Nintendo never brought Rhythm Tengoku, the superb Game Boy Advance predecessor to Rhythm Heaven, to the US But they did let Sega bring it to Japanese arcades. I played it in Tokyo on Tuesday. McWhertor filmed the action.
Rhythm Tengoku Arcade, which was introduced to Japanese arcades a couple of years ago, appears to include the same roster of musical mini-games as the original GBA edition. I had played through that GBA version a couple of years ago, so I was able to easily get through several sections of the arcade game on just 100 yen (AU$1.25).
After I plunked in a coin, the game allowed me to choose one of several groups of mini-games and then try to clear each of the mini-games in my chosen group. I believe that clearing all mini-games in the group would let me play a mix that combines all of them — that's what capped off each group of mini-games on the GBA. But I didn't have time to play through all of the mini-games.
The controls in the arcade edition involve banging on giant versions of the GBA's d-pad and action buttons. Nothing special there. The arcade machine supports two-player, which the GBA one did not. We weren't able to try that mode.
The mini-games in Rhythm Tengoku, like those of the 2009 DS game Rhythm Heaven, are not complex. They are barely more involved than the micro-games in the WarioWare series, a series whose developers also made Tengoku. The Rhythm Tengoku games may even be simpler than the stylus-driven ones of the DS Rhythm Heaven. Most of the Tengoku ones require the player to simply tap a single button to the rhythm of both the game's music and the animations of actions on the screen.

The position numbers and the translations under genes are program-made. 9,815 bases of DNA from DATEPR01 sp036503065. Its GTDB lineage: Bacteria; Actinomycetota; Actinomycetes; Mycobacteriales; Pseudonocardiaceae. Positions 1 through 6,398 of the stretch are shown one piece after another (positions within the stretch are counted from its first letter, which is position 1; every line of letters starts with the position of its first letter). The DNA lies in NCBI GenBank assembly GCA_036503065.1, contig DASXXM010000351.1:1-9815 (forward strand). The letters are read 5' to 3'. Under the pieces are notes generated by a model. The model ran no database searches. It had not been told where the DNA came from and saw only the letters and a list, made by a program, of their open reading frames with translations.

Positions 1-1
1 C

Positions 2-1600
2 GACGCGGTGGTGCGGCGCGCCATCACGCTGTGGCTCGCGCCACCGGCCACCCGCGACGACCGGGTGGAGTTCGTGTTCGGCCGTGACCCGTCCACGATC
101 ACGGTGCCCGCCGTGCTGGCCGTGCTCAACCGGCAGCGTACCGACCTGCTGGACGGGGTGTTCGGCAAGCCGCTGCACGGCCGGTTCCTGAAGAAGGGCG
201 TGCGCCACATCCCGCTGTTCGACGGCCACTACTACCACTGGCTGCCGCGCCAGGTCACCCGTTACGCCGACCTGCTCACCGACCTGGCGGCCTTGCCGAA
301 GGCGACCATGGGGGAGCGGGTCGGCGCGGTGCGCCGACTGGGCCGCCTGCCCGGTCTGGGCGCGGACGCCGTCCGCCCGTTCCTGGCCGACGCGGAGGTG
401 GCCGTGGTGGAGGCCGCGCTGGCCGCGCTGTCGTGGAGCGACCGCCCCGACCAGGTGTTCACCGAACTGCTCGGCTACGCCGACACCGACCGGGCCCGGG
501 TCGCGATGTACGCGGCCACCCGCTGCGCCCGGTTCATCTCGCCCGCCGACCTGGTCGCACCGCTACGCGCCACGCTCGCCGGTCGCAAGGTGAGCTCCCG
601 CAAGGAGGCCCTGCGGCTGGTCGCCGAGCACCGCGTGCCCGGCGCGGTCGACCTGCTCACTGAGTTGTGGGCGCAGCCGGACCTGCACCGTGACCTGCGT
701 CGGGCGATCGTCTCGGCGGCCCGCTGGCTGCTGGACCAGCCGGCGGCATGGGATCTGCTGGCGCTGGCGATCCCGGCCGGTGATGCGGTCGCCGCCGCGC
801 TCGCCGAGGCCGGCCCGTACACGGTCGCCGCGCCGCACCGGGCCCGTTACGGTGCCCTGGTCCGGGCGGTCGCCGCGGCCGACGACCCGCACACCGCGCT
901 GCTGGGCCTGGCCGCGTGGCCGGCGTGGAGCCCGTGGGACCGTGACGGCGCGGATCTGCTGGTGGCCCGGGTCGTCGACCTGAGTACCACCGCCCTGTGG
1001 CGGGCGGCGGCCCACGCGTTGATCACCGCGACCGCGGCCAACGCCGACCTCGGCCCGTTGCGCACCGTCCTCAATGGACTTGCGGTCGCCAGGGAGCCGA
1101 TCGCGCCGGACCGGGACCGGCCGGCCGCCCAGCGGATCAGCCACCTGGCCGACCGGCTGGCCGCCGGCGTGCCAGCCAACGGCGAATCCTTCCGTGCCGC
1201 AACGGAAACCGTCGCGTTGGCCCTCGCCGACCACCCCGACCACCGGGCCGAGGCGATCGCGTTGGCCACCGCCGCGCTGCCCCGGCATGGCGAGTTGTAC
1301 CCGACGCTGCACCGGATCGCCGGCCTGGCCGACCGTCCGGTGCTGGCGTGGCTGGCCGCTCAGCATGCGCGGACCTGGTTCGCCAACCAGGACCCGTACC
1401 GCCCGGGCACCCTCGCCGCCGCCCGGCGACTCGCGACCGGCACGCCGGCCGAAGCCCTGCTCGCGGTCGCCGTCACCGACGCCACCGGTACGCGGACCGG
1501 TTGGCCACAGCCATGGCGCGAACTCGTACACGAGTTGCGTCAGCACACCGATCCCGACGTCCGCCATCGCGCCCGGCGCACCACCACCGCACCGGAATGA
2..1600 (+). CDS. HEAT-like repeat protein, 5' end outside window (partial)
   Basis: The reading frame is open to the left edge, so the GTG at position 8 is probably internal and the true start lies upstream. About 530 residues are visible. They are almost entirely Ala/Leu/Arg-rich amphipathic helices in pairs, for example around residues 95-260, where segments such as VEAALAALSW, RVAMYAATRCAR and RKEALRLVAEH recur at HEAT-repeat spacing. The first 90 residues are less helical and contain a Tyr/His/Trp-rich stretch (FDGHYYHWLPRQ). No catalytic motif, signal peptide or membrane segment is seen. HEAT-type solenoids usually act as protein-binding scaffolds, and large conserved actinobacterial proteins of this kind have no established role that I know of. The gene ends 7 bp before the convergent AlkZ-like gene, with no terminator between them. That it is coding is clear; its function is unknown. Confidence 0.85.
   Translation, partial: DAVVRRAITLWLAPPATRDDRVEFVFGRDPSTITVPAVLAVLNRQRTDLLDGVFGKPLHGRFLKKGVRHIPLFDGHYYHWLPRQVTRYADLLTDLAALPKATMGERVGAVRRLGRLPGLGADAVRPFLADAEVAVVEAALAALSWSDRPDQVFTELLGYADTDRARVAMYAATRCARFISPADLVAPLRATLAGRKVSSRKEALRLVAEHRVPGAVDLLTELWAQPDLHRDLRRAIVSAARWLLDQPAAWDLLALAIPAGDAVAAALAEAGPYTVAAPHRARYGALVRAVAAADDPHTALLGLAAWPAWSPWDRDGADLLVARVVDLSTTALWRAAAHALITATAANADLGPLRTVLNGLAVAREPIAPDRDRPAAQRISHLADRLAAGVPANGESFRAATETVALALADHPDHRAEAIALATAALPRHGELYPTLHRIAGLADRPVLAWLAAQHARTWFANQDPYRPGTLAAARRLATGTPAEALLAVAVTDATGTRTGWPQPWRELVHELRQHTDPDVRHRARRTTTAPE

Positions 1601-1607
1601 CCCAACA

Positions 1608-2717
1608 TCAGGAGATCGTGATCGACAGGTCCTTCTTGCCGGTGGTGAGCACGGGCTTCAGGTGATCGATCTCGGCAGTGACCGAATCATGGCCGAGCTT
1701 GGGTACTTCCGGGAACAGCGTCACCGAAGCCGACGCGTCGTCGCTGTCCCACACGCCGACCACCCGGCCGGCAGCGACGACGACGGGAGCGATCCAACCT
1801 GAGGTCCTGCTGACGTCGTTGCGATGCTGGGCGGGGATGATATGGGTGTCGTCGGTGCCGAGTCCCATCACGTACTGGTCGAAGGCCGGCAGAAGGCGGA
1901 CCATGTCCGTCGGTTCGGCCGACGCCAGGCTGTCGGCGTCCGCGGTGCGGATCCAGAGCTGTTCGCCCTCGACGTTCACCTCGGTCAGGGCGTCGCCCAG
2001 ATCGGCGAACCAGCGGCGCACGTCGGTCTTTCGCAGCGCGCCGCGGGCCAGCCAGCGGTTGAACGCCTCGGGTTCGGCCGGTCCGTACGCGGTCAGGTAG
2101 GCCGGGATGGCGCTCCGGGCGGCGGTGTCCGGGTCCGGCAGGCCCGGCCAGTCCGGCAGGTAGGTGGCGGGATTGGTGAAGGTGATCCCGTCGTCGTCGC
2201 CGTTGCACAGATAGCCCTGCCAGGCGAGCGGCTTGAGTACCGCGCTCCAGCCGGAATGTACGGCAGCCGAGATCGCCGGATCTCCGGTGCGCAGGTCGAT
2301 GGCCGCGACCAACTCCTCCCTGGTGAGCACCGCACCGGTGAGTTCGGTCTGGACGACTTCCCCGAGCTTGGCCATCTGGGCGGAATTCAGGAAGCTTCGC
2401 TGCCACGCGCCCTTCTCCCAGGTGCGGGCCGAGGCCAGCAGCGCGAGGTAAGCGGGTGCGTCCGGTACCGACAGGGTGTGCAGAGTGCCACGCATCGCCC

On the video you'll see me try the onion beard-plucking rhythm game and a disco hand-clapping one. After we finished shooting the video, I also played a baseball mini-game, which involves hitting home runs into outer space. As I walked away, our Brian Ashcraft took over, testing the karate-man-punches-rocks one.
The machine was fun, but my experience was no different than it was on the GBA. The controller and graphics were simply bigger, not necessarily better. Maybe the game couldn't be improved by this arcade port, because the GBA release was top-flight, succeeding not with fancy graphics but with simple, stylish looks and a catchy conneciton of player to action via the rhythm of the soundtrack.
The GBA Tengoku is still worth checking out, if you can find it in Japan or through an importer. For the arcade game, come to the Sega arcade in Tokyo's Shibuya district.